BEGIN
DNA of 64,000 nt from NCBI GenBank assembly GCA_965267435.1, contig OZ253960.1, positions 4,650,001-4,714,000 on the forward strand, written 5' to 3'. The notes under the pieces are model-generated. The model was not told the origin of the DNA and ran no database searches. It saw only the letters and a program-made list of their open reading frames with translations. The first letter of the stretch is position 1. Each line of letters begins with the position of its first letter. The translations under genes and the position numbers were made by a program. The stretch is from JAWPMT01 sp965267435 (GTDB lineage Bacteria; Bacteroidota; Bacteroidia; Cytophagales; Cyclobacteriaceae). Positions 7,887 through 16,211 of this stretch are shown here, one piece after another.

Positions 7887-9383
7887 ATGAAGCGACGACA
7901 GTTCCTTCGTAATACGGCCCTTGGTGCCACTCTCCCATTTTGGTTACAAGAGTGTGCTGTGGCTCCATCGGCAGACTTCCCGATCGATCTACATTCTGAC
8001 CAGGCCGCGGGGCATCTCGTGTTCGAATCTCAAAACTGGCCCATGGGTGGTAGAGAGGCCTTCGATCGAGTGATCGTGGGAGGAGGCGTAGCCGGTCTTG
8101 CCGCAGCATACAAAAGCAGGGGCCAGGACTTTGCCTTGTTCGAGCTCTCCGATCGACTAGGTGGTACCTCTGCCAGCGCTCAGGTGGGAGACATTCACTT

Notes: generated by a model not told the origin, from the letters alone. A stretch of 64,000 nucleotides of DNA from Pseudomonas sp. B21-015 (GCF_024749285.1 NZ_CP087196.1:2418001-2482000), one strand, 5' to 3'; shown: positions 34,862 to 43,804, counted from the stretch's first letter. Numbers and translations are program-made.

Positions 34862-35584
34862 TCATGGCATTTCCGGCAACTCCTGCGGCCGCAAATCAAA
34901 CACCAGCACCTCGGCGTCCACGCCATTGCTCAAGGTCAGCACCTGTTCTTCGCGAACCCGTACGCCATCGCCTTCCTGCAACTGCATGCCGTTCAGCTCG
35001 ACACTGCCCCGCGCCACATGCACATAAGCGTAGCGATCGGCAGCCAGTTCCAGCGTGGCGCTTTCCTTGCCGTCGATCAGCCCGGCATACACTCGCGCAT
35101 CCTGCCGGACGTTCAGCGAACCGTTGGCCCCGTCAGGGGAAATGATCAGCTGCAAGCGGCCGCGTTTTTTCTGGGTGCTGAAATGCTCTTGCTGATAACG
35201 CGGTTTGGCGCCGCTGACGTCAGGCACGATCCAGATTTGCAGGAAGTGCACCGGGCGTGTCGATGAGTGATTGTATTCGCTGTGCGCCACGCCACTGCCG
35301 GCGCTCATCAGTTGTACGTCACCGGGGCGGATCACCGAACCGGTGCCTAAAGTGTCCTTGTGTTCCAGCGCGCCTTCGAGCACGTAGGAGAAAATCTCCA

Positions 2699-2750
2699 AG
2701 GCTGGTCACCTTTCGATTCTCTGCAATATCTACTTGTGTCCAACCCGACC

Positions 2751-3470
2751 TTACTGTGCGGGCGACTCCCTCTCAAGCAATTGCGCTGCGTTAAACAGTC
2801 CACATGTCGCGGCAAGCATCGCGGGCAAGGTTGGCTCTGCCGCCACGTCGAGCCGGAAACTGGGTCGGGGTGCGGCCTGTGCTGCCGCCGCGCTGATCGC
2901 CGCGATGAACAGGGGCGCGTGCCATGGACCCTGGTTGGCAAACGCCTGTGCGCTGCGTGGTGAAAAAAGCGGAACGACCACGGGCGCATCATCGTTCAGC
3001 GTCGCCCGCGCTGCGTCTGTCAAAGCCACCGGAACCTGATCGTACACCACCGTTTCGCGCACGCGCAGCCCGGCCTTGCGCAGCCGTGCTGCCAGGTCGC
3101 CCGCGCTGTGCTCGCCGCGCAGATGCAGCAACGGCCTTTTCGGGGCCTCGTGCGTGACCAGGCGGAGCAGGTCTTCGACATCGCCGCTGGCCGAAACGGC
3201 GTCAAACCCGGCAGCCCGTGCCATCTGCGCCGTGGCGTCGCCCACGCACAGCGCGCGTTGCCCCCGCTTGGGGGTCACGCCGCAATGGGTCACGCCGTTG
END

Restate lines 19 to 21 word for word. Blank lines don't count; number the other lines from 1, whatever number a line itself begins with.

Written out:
2751 TTACTGTGCGGGCGACTCCCTCTCAAGCAATTGCGCTGCGTTAAACAGTC
2801 CACATGTCGCGGCAAGCATCGCGGGCAAGGTTGGCTCTGCCGCCACGTCGAGCCGGAAACTGGGTCGGGGTGCGGCCTGTGCTGCCGCCGCGCTGATCGC
2901 CGCGATGAACAGGGGCGCGTGCCATGGACCCTGGTTGGCAAACGCCTGTGCGCTGCGTGGTGAAAAAAGCGGAACGACCACGGGCGCATCATCGTTCAGC